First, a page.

What it takes to get Obama’s trade agenda more love
The U.S. House last week voted to advance legislation to give President Barack Obama special authority to negotiate a Pacific trade deal that involves about 40% of the global economy. Despite the political drama, the move was nonetheless positive for Obama’s push to achieve a key element of his trade agenda.
This week, the drama will continue to unfold, with votes in the Senate and House. For most observers, it may be like watching a game of cricket — the rules and actions are obscure, but this particular contest bears watching because the stakes are very high, as the attention is now focused not only on the trade agreement promotion authority but also on re-authorization of measures to assist workers where there are job losses or negative implications that an expansion of free trade might have.
Despite the opposition, the Republican Congressional leadership has vowed to pass this legislation continuing Trade Adjustment Assistance for Workers (TAA), in hopes of gathering enough support from Democrats to renew trade promotion authority in an ongoing effort to permit progress on Obama’s trade agenda.
This strategy was key in 1974 when legislation for the worker assistance program was included in the first modern trade promotion authority. (You will recall that trade promotion authority, then referred to as “fast track,” was a special procedure for consideration of the agreements the President presented to the Congress for approval and implementation. It permitted only an up or down vote, with no amendments, with little ability to block the vote – e.g. no filibusters permitted.). Inclusion of worker assistance 40 years ago brought along enough Democratic support to pass the trade promotion authority.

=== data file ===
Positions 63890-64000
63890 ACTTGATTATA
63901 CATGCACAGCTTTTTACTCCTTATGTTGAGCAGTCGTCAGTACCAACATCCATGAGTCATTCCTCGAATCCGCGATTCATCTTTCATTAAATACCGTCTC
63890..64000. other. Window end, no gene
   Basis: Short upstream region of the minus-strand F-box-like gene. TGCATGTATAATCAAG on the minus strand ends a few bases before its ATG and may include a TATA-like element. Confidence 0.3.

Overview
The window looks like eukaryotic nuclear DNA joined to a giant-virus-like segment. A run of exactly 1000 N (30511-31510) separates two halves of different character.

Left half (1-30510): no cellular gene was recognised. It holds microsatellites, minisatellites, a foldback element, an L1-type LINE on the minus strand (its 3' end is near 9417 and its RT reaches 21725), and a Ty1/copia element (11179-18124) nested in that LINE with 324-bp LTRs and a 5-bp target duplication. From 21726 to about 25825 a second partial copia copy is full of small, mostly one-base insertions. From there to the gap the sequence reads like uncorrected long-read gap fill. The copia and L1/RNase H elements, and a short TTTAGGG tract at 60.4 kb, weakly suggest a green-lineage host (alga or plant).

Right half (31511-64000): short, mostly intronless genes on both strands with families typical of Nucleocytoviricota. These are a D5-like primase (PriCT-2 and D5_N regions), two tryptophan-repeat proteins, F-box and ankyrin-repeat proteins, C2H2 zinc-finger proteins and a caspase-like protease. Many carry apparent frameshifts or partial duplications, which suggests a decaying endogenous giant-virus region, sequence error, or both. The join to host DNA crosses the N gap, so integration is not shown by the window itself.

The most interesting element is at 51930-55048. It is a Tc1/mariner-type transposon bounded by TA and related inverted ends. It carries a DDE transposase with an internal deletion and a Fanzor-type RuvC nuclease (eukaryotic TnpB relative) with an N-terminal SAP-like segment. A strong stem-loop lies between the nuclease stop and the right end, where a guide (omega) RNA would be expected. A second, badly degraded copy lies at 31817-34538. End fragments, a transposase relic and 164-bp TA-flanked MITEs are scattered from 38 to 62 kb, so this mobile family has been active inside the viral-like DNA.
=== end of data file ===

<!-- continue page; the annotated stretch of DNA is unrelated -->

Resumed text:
When a more effective (and larger) trade adjustment assistance program was being debated within the Nixon Administration, it was not free of controversy. Then Treasury Secretary George Shultz questioned the logic of giving assistance to a worker adversely affected by import competition in excess of that given to a worker hurt by other causes, such as changes in technology or consumer tastes. After all, being out of work is being out of work. That was indeed logical, but there was a Catch 22: there was not enough money to retrain, relocate, and support all workers who lost their jobs regardless of cause. So the program was limited to one class – the trade-related group.
To date, over 2 million workers have received benefits under the current trade adjustment assistance program. The question to ask now is whether worker assistance is still relevant today?
Twenty-first Century trade agreements are still about lowering trade barriers, but are even more about setting new rules for international trade.
The United States is, by and large, a very low tariff country. Liberalization of trade under any new agreements is likely to have very limited adverse effects on any worker. To be sure, the U.S. still has areas of protection against imports – apparel being one of them. But the fact is that imports already account for about a 98% share of the U.S. apparel consumption, and no agreement that is contemplated is going to change that reality. What is at stake for America in the new agreements consists primarily of obtaining additional liberalization abroad and, as or more importantly, putting into place better trade rules. Neither of these objectives is likely to result in displacement of American workers.
So why have worker adjustment assistance? Because the series of trade agreements beginning some 70 years ago is responsible for markets around the world being more open. This has brought unprecedented prosperity to America and to its trading partners. There is no serious proposal in any quarter that our market should be closed. Part of the bargain to maintain this openness and to strive for greater openness abroad and rules-based trade is to maintain the worker trade adjustment assistance. The worker assistance program deserves strong bipartisan support.
Alan Wolff is chairman of the National Foreign Trade Council and practices law in Washington D.C.